Alfred Place Baptist Church

Grill a Christian

The president of the Christian Union – the IVCF – at Lampeter University called me to ask if I could take part on 8th February in "Grill a Christian." A University was established in Lampeter in 1822 to prepare clergymen for the Anglican Church. So it is the oldest in Wales , almost fifty years older than the next one to have been set up which was at Aberystwyth. Today it is a liberal arts college with two thousand students. Lampeter has a population of three or four thousand people and is inland from Aberystwyth about a 45 minute drive. There were a few keen students thirty years ago who would drive to worship with us each Sunday morning, but their desire was to establish a free grace testimony in Lampeter which eventually they did. It still exists, though inevitably having passed through a number of trials. Dr. Gareth Edwards, who was the leading student who set up the church, is a pastor in Haverford West and a dear friend to this day. There is also a Pentecostal church in Lampeter which was set up a couple of years earlier. The town is at the heart of the most Unitarian area of Wales .

So off I went to that event, thinking I was going to be in the hot seat with questions coming from all directions. "You’ll enjoy that," one of my members said with a knowing look. Of course. No preparation needed – except the forty years of preparing three messages a week. I got there to discover that there were three others on the panel, two students and the CU staff worker Sian who is a member of our congregation. So we four, plus Tim Pickles the chairman, sat behind the tables on one side of the table and the ten students who attended sat on the other side. "Welcome," said Tim, "Any questions?" Now when I have been to Lampeter in the recent past the chairman of the Christian Union has begun with an embarrassingly stupid question, "If you were not a minister what animal would you like to be?" Oh dear. When I told the Aberystwyth students here about this they nodded quietly; "they also ask what vegetable or fruit you would like to be," they warned me. Where does this sort of thing come from? Why does it catch on? Imagine a press conference questioning a cabinet minister and beginning with such trivia. But none of this folly that night, and the majestic questions starting rolling in from the magnificent ten.

"How could evil have ever originated if a holy God made everything? Should women preach in church? Do you pray to the Virgin Mary? How can you reconcile the sovereignty of God with man’s responsibility? Doesn’t ultimate authority lie with the church as it determines the canon of Scripture, rather than with the Bible? Is the Pope the anti-Christ?" On and on like that, for two hours. Yup. The pattern of questions was established early on in the meeting; the three others being asked to give their generally sensible answers first of all and then I was turned to. I, of course, went on and on and on. I tried to be good; I can only plead some thought on those subjects for years, and a considered response. The dynamics of the meeting were affected by the presence of a humanist student, a pretty able guy, and two Roman Catholic students. They were great kids, nice looking, earnest and gracious. They did help the discussion to be civilised. They made a vital contribution. I was conscious of how much it had become a "Geoff Thomas shows how smart he is" occasion by the end and so I hung around and ate popcorn with them and spoke to the humanist and the Roman Catholic boys and the other panel members and Tim Pickles (who is going into the army) and anyone standing alone. I apologised if I had dominated or been too sharp, but they did not think so, which was kind of them. I was the age of their grandfathers. I drove Sian back to Aberystwyth by 10.15 and we went over things a bit. She is a gem working for a year with the Christians at the university here. It was her first introduction to the Christian Union at Lampeter.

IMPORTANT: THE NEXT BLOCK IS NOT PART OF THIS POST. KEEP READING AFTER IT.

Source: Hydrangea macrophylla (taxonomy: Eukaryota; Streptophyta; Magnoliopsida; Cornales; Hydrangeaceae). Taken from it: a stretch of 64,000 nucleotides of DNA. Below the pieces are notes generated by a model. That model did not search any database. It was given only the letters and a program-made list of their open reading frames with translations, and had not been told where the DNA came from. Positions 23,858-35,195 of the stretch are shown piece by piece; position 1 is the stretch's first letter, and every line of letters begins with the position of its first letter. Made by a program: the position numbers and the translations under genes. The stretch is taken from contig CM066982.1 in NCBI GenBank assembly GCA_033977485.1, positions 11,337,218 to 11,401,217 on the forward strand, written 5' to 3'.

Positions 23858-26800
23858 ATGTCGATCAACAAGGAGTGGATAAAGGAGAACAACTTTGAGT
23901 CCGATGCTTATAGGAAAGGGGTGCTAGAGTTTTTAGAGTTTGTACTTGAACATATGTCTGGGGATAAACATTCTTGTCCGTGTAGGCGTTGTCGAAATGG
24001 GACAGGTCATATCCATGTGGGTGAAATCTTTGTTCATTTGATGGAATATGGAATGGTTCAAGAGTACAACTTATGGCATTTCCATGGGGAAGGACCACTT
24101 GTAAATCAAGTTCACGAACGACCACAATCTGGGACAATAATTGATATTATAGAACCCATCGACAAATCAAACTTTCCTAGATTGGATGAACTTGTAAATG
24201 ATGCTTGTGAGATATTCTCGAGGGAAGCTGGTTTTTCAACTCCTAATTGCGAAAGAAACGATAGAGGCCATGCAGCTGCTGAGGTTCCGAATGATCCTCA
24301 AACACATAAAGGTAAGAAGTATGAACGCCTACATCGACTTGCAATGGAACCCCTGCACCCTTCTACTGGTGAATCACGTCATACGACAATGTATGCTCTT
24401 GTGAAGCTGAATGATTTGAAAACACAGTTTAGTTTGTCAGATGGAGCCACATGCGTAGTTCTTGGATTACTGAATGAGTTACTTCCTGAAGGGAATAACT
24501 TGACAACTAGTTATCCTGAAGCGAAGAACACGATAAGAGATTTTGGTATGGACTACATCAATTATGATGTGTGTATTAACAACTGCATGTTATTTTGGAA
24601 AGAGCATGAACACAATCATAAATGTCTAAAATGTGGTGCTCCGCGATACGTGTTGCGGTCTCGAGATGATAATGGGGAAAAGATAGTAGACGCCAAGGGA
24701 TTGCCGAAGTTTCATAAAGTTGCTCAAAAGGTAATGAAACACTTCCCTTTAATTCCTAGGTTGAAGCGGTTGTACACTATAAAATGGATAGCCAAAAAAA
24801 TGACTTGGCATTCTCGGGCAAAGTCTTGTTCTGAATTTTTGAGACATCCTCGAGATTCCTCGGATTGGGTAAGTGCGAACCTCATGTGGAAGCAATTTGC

The previous week we had had a day conference in Bala of the evangelical ministers of North Wales . Twenty four ministers turned up; all the non-retired ministers present have started since I have been in Aberystwyth and it has been grand to see the spread of the truth and the establishment of free grace churches across the former wilderness of north Wales . The work has been slow; this is a day of small things, but not a day of nothing at all. The men there at the present are deeply theological and thoughtful men. The principal of the London Theological Seminary, Philip Eveson, was the speaker on the theme of justification in the light of the new perspective on the apostle Paul especially challenging Tom Wright’s reconstruction of Paul. This new movement teaches justification by works, universal covenant grace to every child of believing parents if not to every person sprinkled with water in the name of the triune God, and an election unto grace that fails to save. It confuses justification and sanctification as the Roman church does. "Justification is never merely declaring a verdict," it says. ‘Merely?’ Merely? For the Judge of all the earth to declare me righteous is a pretty tremendous verdict I reckon. Merely! Do they know the terrors of a divine condemnation? They also teach say that justification is also a sanctifying work of God enabling a sinner to perform good works which then become part of his righteousness with God – as Rome has been teaching for hundreds of years. This heresy is deep and broad. It penetrates the heart of the gospel, but it has not made much progress in our little Principality where we’re labouring hard to survive, but we do survive. The new perspective would be our death knell. Philip Eveson was in cracking form. What a loss he will be to the London Seminary in the next couple of years when he retires.

I enjoyed some things that a Protestant Reformed man wrote recently about the focus of the hope for the future of the church of Jesus Christ in Wales , that it lies in powerful, sound, biblical, confessional and doctrinal preaching. That is how the Reformation of the sixteenth century came. Only by fiery and faithful preachers instructing the people in truth by way of expository sermons can a new reformation come about. I agree. The need is for congregations of the faithful to be established according to principles of New Testament church government in the context of word-centred worship. Then churches will arise from the ashes. I was glad to read all of that, but not his evident disdain for the need of a great awakening. I have sought to preach in the way he commends throughout my ministry, but my impact on the community has b